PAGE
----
Methane gas in rivers and streams contribute more to global warming than nitrous oxide (N2O), say scientists.
Nitrous oxide (N2O) emissions have been the leading area of concern for scientists investigating the role of streams and rivers in global climate change for the past decade.
A potent greenhouse gas, nitrous oxide is produced in riverbed sediments through nitrification and denitrification. Efforts to understand the rate at which nitrous oxide diffuses through the water to the atmosphere have dominated the field, yet diffusion is not the only relevant mechanism nor is nitrous oxide the only relevant gas.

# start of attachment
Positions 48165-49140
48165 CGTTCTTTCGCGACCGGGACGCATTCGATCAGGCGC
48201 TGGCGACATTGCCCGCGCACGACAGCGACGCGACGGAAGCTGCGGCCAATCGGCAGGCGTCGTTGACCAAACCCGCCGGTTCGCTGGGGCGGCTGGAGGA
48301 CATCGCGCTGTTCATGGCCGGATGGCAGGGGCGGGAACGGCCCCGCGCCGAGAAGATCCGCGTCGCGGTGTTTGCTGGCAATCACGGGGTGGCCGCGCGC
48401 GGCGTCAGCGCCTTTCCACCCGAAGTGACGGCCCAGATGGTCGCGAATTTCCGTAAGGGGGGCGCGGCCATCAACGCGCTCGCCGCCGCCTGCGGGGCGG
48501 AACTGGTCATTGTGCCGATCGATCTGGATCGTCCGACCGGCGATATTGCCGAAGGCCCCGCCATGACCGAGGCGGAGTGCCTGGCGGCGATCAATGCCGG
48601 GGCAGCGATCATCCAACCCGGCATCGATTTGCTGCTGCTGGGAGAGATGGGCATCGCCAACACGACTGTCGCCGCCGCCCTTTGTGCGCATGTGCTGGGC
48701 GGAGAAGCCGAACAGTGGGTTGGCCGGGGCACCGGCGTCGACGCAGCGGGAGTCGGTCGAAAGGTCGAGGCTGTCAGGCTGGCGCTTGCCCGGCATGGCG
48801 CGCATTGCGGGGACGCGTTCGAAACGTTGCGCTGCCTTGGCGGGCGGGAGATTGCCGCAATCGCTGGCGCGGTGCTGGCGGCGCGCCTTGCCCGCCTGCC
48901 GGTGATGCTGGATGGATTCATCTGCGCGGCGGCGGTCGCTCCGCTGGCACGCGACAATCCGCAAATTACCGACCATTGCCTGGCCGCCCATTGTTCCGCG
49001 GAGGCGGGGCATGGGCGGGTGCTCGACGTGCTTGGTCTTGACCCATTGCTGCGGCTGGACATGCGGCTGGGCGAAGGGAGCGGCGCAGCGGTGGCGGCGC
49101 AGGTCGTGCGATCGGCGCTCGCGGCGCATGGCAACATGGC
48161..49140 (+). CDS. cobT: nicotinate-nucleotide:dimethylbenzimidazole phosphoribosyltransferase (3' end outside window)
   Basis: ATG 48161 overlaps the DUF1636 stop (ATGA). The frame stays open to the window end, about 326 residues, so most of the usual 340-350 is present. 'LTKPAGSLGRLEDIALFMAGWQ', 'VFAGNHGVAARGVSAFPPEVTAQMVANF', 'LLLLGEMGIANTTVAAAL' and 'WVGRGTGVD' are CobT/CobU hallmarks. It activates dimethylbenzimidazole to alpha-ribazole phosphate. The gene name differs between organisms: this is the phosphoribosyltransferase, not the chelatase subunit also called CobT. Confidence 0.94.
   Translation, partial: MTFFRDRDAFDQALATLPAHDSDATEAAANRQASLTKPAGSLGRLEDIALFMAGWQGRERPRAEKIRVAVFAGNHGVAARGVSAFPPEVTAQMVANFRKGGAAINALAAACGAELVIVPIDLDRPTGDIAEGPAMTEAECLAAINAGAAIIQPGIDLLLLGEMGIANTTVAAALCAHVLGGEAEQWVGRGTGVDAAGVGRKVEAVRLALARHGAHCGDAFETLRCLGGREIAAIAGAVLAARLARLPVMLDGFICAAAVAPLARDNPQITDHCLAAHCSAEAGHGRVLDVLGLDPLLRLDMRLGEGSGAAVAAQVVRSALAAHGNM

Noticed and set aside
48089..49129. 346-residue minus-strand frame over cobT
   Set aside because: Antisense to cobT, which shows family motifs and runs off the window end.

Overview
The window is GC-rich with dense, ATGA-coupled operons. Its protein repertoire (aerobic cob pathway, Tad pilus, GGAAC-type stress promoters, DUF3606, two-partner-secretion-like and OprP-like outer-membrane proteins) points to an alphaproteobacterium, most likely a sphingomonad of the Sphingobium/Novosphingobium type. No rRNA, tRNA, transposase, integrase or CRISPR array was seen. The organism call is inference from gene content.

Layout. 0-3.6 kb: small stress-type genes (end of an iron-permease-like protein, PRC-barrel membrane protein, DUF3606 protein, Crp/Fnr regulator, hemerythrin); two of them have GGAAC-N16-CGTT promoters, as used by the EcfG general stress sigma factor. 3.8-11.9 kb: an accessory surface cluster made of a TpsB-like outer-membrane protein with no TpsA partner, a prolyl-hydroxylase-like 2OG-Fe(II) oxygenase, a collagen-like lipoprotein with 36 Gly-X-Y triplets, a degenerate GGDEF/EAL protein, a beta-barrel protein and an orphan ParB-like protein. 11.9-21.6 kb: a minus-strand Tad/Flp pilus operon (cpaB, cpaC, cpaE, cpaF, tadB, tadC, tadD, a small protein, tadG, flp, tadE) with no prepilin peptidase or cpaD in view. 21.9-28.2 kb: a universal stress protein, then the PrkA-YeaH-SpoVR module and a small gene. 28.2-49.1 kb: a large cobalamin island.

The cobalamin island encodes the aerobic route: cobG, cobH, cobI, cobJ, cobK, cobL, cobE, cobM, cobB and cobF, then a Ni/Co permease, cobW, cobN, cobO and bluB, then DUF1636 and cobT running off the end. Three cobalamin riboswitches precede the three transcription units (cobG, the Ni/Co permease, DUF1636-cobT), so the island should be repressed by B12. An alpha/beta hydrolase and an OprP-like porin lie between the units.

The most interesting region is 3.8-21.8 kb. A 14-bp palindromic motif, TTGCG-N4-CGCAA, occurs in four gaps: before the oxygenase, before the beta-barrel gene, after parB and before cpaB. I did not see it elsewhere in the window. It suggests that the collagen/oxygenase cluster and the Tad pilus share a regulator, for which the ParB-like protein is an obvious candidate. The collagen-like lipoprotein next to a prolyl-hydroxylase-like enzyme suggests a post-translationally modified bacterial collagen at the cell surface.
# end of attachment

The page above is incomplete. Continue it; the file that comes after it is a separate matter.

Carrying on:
Now, observations by Baulch et al. suggest that the global warming potential of methane gas, which they measured bubbling up from several riverbeds, exceeds that of nitrous oxide.
Gases produced in river sediments can travel to the atmosphere by diffusing through the water column, escaping as bubbles, or through plant-facilitated transport.
The researchers measured methane and nitrous oxide concentrations in the water and in riverbed bubbles and measured bubble accumulation in surface bubble traps for four Ontario streams to sort out whether diffusion or ebullition is dominant for each gas.
They find that 10 to 80 percent of methane emissions are in the form of bubbles, while nitrous oxide emissions are almost completely through diffusion.
They also found that methane bubbles surpass diffused nitrous oxide in terms of global warming potential, which they suggest could warrant a rethinking of the importance of streams and rivers to global warming.
The research has been recently published in Journal of Geophysical Research- Biogeosciences (JGR-G).